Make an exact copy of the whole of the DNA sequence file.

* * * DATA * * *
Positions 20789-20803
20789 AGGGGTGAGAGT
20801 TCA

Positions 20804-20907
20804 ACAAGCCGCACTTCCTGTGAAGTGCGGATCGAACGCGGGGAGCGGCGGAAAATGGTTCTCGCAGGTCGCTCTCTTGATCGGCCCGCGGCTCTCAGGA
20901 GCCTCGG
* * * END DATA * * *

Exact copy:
Positions 20789-20803
20789 AGGGGTGAGAGT
20801 TCA

Positions 20804-20907
20804 ACAAGCCGCACTTCCTGTGAAGTGCGGATCGAACGCGGGGAGCGGCGGAAAATGGTTCTCGCAGGTCGCTCTCTTGATCGGCCCGCGGCTCTCAGGA
20901 GCCTCGG